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XHTML explained

This tutorial written and contributed by Dev Articles.

I’m sure you’ve heard people mumbling about XHTML and how it combines HTML and XML to create the "next generation" of HTML. In this article, I’m going to give you a quick run down of what XHTML is, its benefits, how it can be used, and what it looks like.

I will assume that you are familiar with Hypertext Markup Language (HTML), which is the fundamental building block of the web. You should also know what XML and DTD's are. I will build on this foundation by comparing and contrasting the current version of HTML (version 4.0), with the latest version of XHTML, version 1.0.

XHTML Explained

XHTML is HTML "reformulated" to conform to the current Extensible Markup Language (XML) standard, version 1.0. Imagine taking the best parts from the HTML language and mixing them with all of the great aspects of XML… then you’re coming close to imagining the power and flexibility of XHTML.

XHTML has much stricter language syntax that HTML, however. To create fully valid XHTML documents, they must adhere to these rules/guidelines:

All tags must be closed

With normal HTML documents, some browsers will still render the contents of a <table> even if you don’t close the table with a </table> tag. This allows developers to become lazy and forgetful. The tags within an XHTML document must always be nested correctly and closed properly.

If we have the following HTML 4.0 compliant table:

<table width="100%">
<tr>
<td>
<p><b>Welcome to my page
</td>
</tr>
</table>
<hr>

you can see straight away that the <p>, <b>, and <hr> tags aren’t closed. This is a big no-no for XHTML documents and will raise a parser error, because all tags must be closed (yes, even the <p> tag).

The XHTML 1.0 compliant version of the table shown above looks like this:

<table width="100%">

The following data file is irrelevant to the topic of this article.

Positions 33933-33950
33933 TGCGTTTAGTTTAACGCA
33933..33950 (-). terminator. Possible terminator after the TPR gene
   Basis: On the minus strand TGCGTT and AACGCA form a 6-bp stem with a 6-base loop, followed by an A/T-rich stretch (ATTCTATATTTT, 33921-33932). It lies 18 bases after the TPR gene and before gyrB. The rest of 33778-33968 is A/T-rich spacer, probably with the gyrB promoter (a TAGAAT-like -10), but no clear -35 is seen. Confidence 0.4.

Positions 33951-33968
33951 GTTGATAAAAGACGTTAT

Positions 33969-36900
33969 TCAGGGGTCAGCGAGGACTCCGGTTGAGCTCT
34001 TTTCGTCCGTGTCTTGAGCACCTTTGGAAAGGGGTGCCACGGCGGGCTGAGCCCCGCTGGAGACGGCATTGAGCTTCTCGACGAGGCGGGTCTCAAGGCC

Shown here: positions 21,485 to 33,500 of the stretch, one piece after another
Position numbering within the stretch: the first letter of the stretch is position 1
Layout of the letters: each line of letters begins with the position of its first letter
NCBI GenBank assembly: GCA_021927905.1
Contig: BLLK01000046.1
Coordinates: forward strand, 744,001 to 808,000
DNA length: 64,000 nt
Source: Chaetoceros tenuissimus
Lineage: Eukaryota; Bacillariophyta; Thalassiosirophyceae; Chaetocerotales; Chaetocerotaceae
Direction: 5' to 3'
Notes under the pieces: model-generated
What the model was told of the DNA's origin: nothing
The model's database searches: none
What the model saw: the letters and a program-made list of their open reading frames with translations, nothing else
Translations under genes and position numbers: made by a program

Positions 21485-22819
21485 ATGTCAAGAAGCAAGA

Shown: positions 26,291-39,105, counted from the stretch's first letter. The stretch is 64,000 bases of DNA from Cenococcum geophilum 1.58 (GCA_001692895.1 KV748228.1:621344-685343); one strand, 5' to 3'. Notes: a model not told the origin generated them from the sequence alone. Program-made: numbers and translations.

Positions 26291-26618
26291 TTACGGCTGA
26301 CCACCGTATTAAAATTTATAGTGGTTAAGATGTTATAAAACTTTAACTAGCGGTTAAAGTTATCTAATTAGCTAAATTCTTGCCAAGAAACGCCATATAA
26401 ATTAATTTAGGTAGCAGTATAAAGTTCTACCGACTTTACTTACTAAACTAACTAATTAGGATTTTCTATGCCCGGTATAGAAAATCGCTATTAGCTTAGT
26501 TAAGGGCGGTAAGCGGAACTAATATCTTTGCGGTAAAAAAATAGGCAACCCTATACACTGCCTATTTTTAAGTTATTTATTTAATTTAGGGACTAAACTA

<tr>
<td>
<p><b>Welcome to my page</b></p>
</td>
</tr>
</table>
<hr />

Notice how the <p>, <b>, and <hr> tags are now closed? To close tags like <hr>, we can simply add a space and forward-slash within the tag, like this: <hr />.

Attributes must contain quoted values

All tag attributes, such as <p align="center"> must be enclosed within double quotes. You no longer have the choice of either single or double quotes. Also, for attributes which have no value, or aren’t quoted such as

<option checked>1</option>

you must assign a value to that attribute (even though it wont be used), and surround it in double quotes, for example:

<option checked="checked">1</option>

All element and attribute names must also be lower case.

Be careful with special characters

Because of the way XHTML documents are validated and must conform to specific rules, HTML comments like this:

<!-- This is a comment -->

as well as inline style sheets and inline JavaScript should always be removed from your XHTML document. You should store them in separate .css and .js files respectively, and reference them like this:

<link rel="stylesheet" type="text/css" href="mystyle.css" />

for style sheets, or:

<script language="JavaScript" src="mystuff.js"></script>

for JavaScript files.

If you're using other HTML characters such as <, > and & in attribute values, for example, then they should be replaced with their corresponding HTML entity representations such as "<", ">" and "&" respectively.

Last but not least, with the exception of form input elements such as <input>, <select>, you should use the "id" attribute instead of "name" when attaching attributes to an element. In XHTML documents, the "name" attribute is rendered useless (again, apart from form elements), and belongs back with HTML 4.0.

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